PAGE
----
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Oh and in case anyone is interested(note my shameless promotion here),

http://www.embedded.com/design/real-world-applications/4428811/Building-an-electronic-guitar-digital-sound-synthesizer-using-a-programmable-SoC

It uses PSoC5.

Wilton.Helm
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PSoC 4 comments
Wilton.Helm   7/1/2014 5:52:24 PM
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I expect changing from debug to release to change optimizations, although it should be overridable (some compilers are weak here).  Debugging optimized code is almost impossible, as some variables exist only in registers, common code elements are re-used and the physical ordering of instructions may not resemble the source code ordering.  The bottom line is that debugging optimized code involves at a minimum frequent unexpected bouncing around in the source.

As previously stated, volatile is a useful keyword.  It is also used for variables that may be changed by an interrupt. 

However, the clean way to do timed stuff is with a timer.  In its simplest form, set a hardware timer to some useful rate (generally between 1 us and 1 ms) and read it repeatedly until sufficent counts elapse.  A software tick timer updating a volatile variable is another (and more common) way to do the same thing, particulalry if the time interval required is in the ms range rather than us.  The more elegant approach for ms scale delays is to capture a start value and then go do something else, while checking back periodically to see if the interval has elapsed.  If precision is required, when the interval is nearly over it can hang in a loop for the last few counts.  Of course with the rich timer resources of the PSoc, a dedicated hardware timer and some logic is an even better alternative.  (BTW the major league part in this game is the Zynq, which has two A9 cores and about 100,000 gates of logic.)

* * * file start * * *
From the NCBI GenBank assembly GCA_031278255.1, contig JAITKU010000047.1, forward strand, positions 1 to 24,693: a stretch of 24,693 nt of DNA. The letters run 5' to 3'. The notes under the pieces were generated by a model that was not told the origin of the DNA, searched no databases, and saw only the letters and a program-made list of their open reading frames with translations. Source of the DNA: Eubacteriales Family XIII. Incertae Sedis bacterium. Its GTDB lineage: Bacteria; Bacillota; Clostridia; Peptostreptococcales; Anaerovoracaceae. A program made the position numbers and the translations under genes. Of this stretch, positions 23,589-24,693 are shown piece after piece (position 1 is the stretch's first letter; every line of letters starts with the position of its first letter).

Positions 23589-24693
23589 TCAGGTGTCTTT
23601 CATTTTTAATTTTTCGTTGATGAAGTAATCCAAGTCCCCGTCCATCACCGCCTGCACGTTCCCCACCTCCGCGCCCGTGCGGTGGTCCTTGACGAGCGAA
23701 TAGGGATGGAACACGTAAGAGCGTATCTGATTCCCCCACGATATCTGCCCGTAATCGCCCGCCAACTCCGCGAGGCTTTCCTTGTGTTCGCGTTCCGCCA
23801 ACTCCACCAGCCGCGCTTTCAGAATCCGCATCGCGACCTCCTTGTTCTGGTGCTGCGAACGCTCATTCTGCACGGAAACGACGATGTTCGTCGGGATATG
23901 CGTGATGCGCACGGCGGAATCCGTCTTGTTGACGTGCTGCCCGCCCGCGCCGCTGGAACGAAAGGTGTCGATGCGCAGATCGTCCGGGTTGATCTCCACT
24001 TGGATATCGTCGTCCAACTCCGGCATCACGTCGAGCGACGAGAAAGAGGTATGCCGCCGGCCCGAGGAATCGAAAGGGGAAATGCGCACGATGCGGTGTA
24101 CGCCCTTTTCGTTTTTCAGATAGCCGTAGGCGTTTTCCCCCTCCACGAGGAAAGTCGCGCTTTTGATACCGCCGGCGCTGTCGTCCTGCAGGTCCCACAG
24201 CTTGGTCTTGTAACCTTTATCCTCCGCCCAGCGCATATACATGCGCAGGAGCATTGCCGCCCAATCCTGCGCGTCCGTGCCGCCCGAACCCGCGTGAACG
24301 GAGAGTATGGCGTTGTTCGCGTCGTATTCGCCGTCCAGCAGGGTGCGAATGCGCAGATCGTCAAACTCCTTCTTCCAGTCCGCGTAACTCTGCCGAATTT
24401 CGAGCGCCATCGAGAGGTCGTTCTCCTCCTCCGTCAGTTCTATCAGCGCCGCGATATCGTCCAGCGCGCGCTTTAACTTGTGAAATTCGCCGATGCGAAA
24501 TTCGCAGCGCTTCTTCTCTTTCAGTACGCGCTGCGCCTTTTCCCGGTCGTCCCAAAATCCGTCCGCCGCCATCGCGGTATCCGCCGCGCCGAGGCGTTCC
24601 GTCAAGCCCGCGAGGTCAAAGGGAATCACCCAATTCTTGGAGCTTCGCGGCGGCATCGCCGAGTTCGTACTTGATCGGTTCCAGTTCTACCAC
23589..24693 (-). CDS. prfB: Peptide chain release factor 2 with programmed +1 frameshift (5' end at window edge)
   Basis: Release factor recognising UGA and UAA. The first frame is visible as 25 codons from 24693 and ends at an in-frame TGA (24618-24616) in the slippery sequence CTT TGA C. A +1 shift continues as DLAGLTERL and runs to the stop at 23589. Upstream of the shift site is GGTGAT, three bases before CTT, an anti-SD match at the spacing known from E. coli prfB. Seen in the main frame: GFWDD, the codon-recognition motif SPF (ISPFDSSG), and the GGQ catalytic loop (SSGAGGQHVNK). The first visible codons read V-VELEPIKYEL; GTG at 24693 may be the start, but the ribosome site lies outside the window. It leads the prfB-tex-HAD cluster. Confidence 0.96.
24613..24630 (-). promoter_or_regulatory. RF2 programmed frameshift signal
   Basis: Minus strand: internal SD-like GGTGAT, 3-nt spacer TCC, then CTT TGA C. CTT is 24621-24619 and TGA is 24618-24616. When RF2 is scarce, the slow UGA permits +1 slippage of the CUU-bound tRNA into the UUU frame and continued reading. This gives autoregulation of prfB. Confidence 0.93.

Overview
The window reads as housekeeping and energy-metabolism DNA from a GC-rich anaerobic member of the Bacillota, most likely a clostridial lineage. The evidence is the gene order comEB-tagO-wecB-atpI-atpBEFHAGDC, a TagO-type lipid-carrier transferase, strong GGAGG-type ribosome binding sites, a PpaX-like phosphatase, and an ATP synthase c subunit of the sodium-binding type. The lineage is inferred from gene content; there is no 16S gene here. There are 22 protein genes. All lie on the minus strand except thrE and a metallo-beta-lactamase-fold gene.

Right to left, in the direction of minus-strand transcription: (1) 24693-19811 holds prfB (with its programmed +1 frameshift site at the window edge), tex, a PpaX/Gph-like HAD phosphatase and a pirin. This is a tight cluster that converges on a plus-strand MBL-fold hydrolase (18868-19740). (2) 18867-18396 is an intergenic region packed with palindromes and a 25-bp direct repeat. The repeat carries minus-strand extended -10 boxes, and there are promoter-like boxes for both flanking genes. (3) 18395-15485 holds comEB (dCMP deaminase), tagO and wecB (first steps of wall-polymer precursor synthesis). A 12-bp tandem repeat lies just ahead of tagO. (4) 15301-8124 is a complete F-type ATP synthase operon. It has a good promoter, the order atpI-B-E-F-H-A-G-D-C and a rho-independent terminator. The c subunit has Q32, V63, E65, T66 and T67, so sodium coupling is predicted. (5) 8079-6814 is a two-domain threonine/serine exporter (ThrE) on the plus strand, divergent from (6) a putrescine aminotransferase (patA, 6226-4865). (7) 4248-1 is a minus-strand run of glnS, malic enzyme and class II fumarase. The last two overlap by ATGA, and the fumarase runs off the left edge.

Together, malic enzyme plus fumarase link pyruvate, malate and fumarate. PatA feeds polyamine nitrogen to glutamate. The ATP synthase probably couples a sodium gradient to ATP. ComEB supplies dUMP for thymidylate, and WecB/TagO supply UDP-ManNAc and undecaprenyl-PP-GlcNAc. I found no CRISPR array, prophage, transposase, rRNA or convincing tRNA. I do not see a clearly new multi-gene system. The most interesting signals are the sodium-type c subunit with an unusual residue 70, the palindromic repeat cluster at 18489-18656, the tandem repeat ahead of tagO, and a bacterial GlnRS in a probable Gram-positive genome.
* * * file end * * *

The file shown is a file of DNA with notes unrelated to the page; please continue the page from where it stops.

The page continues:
I just found out about the $4 4200 proto kit a week or so and order half a dozen, four of which will soon be part of a project I have been meaning to do for several years.  I haven't plugged one in, yet, but am looking forward to it.  If I understand it right, the 4200 can implement six UARTS in hardware (two fixed and four as digital blocks--one is required for downloading and debugging).  Twelve bit ADC is a luxury for this type of chip, too, not to mention 32 bit RISC core, even if it is only M0.